|The damage done|
The rugged and mountainous forests of Kachin State have been ravaged by conflict since June 2011, when hostilities between the Burmese Army and the autonomist Kachin Independence Army (KIA, the armed wing of the Kachin Independence Organization) flared up after a tense ceasefire that had lasted for 17 years.
But the Tatmadaw, as the Burmese Army is also known, is not the only enemy that the Kachin are fighting. The KIO/KIA is also waging a war against another, faceless foe: drug addiction. And many Kachin are inclined to believe that both wars are more closely linked than appearances would suggest.
Burma is the second largest producer of opium in the world after Afghanistan. According to the annual report issued last year by the United Nations Office on Drugs and Crime (UNODC), in 2012 there were 51,000 hectares of opium poppy plantations in the country, most of them in Shan State, the southern neighbour of Kachin State. Shan State is also the biggest source of methamphetamine in Southeast Asia. Many of these narcotics easily make their way into both the government- and KIA-controlled areas of Kachin State, and the extensive use of heroin and methamphetamine among its youth threatens to destroy the social fabric of the Kachin people.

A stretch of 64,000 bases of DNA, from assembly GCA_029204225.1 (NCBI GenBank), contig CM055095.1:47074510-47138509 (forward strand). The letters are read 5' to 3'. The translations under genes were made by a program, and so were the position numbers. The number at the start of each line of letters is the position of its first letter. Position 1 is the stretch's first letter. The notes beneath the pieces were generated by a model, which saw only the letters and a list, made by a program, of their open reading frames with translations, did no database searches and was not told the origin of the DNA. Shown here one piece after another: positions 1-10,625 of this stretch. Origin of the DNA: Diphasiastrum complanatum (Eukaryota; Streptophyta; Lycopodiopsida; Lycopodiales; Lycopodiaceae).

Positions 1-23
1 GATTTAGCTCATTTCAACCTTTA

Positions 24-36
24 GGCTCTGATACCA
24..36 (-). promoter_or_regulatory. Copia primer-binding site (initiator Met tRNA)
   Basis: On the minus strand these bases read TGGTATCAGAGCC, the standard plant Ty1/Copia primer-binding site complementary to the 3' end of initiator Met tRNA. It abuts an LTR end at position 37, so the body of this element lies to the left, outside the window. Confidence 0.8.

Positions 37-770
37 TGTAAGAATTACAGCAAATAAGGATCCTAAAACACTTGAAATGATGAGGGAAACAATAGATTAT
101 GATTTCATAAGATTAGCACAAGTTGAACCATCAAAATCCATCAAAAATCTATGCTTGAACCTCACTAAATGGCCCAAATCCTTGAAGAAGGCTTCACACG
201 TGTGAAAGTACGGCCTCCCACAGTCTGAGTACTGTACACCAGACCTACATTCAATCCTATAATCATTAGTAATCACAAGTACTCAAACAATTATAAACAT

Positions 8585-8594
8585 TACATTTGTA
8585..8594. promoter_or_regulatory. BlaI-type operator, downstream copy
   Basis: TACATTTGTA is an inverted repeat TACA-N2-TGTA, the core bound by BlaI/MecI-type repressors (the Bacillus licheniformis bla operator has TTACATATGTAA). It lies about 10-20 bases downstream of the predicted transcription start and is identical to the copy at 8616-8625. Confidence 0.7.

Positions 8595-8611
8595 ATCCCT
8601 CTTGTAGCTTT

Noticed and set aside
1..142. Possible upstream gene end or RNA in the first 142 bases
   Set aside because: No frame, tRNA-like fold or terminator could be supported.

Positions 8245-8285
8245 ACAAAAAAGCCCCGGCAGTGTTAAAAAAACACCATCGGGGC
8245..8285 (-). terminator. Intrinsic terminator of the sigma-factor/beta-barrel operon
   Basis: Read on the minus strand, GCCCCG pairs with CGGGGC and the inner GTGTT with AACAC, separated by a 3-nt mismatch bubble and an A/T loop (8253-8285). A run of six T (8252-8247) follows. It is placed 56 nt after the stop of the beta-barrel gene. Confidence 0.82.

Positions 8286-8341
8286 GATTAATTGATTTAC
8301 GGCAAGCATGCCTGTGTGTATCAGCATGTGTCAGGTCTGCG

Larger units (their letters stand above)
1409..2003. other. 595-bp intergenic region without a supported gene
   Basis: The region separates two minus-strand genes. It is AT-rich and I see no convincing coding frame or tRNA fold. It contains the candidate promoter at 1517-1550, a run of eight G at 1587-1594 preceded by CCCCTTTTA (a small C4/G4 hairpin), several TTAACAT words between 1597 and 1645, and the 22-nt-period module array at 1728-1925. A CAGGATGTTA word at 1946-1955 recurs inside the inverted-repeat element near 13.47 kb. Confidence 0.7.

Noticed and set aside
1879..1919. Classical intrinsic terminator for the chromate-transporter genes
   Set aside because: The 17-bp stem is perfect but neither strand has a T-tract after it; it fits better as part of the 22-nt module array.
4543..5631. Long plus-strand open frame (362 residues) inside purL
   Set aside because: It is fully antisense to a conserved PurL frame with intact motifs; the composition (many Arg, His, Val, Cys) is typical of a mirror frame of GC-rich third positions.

To combat the use of drugs, the KIO established the Drug Eradication Committee four years ago. The Committee runs a string of rehabilitation centers in the KIO/KIA controlled territory. These centers are jails in everything but in name where drug addicts are compulsorily interned but six months and made to work and pray. Meanwhile, in the government-controlled areas of Kachin State, the Kachin Baptist Convention (KBC) also runs rehabilitation centers, where Kachin people undergo voluntarily treatment to get rid of their habit.
|Place||: Kachin State, Burma.|
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